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HCM City plans major push for pre-nursery childcare

Update: February, 10/2014 - 09:22
"From now to 2015 the city is expected to have a shortage of 5,000 pre-nursery teachers.— Photo nguoiduatin

HCM CITY (VNS)— HCM City hopes to ensure that by next year all children from the age of one will be cared for at schools, according to the Secretary of the municipal Party Committee.

Le Thanh Hai told a meeting on Friday that to achieve this target the administration would draft preferential policies to enable districts to build schools and hire staff especially to care for pre-nursery children.

"The committee has also instructed the Department of Education and Training to work with teachers training colleges to make plans for training at least 2,000 pre-nursery teachers by 2015," he said.

The department would have to coordinate with the Ho Chi Minh Women's Association and people's committees of districts to start short-term professional training courses.

Authorities in the city's 24 districts have been told to survey and report to the city administration about the demand for pre-nursery schools and availability of land and funds so that appropriate measures can be taken.

According to Thai Thi Bich Lien, deputy chief of the city Party Committee Office, there are 417 public pre-nursery schools which have 156,212 children aged from 18 months to five years.

But there are still 11 wards and communes without such schools.

Thai Van Re, director of the Department of Planning and Investment, said in 2000-08 priority was given to building primary, junior, and senior secondary schools.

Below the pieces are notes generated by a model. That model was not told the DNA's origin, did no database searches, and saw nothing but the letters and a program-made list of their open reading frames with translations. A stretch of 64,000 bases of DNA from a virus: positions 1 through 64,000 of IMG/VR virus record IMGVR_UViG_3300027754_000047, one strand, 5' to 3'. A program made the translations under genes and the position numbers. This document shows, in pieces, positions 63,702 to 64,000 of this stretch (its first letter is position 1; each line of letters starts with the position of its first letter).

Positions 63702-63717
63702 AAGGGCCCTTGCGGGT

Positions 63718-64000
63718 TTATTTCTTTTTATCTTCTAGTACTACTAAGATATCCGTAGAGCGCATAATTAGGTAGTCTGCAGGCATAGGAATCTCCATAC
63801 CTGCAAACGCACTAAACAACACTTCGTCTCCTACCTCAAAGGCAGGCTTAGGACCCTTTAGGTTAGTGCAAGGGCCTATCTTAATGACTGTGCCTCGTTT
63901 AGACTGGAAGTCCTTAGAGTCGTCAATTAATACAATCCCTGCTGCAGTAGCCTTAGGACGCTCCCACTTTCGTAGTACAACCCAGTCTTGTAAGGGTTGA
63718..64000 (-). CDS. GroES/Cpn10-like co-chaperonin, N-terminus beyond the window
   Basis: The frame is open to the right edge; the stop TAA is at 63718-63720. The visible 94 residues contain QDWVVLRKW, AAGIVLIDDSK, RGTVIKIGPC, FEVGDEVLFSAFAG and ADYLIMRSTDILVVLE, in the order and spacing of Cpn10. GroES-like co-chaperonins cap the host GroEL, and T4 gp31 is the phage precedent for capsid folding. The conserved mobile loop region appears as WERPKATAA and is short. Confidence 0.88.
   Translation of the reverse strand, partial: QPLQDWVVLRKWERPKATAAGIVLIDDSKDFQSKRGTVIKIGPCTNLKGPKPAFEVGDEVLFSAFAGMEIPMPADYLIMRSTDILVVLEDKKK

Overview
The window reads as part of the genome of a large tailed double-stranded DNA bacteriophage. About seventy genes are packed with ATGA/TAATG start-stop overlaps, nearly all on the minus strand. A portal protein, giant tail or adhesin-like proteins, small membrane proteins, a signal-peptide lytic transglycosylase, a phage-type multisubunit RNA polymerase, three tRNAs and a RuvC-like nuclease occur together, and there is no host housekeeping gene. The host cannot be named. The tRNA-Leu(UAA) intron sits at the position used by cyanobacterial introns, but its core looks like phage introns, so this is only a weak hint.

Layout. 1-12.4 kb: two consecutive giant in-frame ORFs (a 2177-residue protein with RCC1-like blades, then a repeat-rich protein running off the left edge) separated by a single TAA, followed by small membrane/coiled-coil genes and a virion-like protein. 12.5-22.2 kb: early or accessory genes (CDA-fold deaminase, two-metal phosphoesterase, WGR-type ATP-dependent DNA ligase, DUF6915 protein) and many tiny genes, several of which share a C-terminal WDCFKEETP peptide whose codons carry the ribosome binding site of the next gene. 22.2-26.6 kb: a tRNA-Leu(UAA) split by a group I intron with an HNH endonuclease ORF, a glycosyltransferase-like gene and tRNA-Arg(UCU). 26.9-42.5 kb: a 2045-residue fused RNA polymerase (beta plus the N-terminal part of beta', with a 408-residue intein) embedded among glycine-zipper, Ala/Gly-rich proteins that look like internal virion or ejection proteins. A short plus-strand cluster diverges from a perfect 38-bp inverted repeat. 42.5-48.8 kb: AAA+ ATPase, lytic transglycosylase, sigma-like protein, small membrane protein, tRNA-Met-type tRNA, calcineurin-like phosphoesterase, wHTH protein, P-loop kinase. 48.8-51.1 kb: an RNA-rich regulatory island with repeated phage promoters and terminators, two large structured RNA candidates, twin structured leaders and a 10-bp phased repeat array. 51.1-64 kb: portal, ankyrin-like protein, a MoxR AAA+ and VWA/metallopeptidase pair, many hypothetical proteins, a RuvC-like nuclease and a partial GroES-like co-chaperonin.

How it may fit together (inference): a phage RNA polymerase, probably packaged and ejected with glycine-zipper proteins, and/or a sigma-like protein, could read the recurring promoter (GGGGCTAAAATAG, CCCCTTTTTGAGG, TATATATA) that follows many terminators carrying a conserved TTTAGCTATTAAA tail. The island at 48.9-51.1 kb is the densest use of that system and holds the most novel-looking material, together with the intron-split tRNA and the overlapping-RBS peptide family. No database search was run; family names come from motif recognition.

"In the last three years the city has focused on building pre-nursery schools," Re said.

In the period 118 schools costing VND4.39 trillion (US$208.15 million) have been approved.

The director of the Department of Education and Training, Le Hong Son, said the city would continue to lack facilities to take care of children aged six to 12 months, but did not have the resources to build schools and train teachers for the purpose.

"The department's immediate solution to this shortage problem is to set up trial classes in some rural and urban districts and [later] expand the effective model.

"From now to 2015 the city is expected to have a shortage of 5,000 pre-nursery teachers.

"To resolve this problem, the department has recommended that the government should waive 50 per cent of fees for students at non-State teacher training colleges and pay higher allowances to newly graduating pre-nursery teachers to attract more people". —VNS

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